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Hoof Care Basics: Learning To Tackle A Hoof Abscess

A hoof abscess can be very uncomfortable for your horse. And it can lead to the situation worsening if not dealt with quickly. So, here’s your handy guide to hoof abscess and what you should do about it:

First up, what is a Hoof Abscess?

A hoof abscess is usually an infection in the hoof caused by moisture and bacteria at a place which has been injured by a sharp object. As a reaction to the infection, pus is formed. The pressure created by this pus can become uncomfortable, cause pain and even cause your horse to refuse to use the affected leg.

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Usually abscesses are at the sole, but when the pus gets pushed, it will take the path of least resistance and can even work its way up to the coronary band or the bulb heels and break out at these places. In this case it causes injury to the hoof.

The best thing to do is to treat it as early as possible and release the pus. However, to treat it you need to first be able to identify that the horse has one. And to help you do that, here are…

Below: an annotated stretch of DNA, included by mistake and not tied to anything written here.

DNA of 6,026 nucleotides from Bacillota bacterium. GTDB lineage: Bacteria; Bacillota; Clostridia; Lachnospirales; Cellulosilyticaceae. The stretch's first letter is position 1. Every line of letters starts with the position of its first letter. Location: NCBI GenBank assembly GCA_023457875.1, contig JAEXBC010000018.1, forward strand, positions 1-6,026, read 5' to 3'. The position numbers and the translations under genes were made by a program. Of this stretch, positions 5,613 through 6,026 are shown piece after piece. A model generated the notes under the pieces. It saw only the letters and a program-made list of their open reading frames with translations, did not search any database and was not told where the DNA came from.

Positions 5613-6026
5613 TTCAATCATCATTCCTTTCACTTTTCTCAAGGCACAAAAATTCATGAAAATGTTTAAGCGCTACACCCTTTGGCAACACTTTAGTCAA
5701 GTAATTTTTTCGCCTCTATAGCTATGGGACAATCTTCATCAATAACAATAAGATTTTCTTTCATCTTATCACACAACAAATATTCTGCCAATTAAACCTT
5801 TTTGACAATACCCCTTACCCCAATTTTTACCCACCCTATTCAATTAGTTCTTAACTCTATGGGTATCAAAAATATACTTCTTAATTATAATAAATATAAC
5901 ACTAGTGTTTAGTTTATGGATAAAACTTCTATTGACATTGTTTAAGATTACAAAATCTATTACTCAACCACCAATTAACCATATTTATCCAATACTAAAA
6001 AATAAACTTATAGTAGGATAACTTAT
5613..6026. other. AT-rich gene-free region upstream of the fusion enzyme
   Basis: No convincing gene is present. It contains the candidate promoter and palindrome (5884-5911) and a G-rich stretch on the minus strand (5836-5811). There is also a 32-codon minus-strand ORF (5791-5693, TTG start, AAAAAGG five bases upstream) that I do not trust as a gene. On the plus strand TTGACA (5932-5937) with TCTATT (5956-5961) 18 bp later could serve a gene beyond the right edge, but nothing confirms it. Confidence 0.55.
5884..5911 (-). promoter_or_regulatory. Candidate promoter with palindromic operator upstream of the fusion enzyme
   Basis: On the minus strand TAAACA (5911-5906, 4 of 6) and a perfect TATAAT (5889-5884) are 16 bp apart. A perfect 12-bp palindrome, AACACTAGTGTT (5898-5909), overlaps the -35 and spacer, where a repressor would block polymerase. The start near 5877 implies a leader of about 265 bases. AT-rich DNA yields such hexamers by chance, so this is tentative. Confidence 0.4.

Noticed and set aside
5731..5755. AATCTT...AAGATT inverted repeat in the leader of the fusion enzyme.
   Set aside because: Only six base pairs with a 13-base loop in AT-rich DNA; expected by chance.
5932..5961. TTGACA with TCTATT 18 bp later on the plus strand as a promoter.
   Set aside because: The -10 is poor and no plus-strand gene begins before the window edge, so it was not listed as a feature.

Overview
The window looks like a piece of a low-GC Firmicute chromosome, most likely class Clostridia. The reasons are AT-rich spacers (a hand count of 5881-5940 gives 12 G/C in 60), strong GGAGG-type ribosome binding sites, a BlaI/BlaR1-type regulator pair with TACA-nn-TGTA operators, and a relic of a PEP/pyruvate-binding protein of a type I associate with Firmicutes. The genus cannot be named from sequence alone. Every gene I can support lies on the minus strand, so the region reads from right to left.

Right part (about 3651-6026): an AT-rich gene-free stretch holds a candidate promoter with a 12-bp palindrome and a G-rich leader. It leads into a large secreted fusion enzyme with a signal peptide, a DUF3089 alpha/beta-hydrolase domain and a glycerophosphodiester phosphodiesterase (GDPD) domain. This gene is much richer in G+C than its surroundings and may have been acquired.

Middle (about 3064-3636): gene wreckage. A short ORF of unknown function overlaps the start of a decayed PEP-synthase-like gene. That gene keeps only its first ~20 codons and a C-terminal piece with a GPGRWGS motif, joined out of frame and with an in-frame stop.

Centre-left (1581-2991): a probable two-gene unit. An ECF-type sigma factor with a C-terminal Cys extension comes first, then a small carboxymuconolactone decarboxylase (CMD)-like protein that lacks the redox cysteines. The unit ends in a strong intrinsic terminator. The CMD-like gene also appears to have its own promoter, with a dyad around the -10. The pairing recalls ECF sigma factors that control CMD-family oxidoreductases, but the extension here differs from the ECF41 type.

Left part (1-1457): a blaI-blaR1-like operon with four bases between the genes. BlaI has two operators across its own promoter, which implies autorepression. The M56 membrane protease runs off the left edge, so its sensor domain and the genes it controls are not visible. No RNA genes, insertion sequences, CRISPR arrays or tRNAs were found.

The Symptoms of a Hoof Abscess

Here are a few signs that can help you understand:

  • If your horse is suddenly showing signs of lameness or a reluctance to put weight on a particular foot.
  • The infection can also cause swelling or heat in the limb.
  • The swelling usually happens in the tendons of the affected limb.
  • The horse can also develop a low grade fever or even heightened digital pulse.

And as for…

Cleaning out and disinfecting the hoof abscess

Check out how to find the hoof abscess and letting out the pus in this video:

Of course it is not enough to identify the abscess and let the pus out. You also need to disinfect the area. And to do that, here’s what you need to do:

  • Dissolve Epsom salt in a bucket or trough of warm water to the point of saturation.
  • Now dip the affected hoof in this bath and keep it submerged. This will disinfect the abscess and may also cause it to erupt if you haven’t already managed to draw the pus out already.
  • Now use a soaked abscess poultice pad or a mixture of iodine and Epsom salt or use an Epsom salt poultice gel to cover the entire sole.
  • Use a sheet cloth or a clean diaper to cover the entire hoof and then use duct tape to tightly wrap the covering in place. Take care to not restrict blood flow to the hoof though.
  • Such a poultice kept for about 24 hours should do the trick.

To ensure that abscesses do not happen or are identified and diagnosed at the earliest, you should pick your horse’s hoof every day. Hoof care should be an important part of your daily horse care schedule if you want to care aptly for hoof abscess. A healthy horse is a happy riding companion for you as well!

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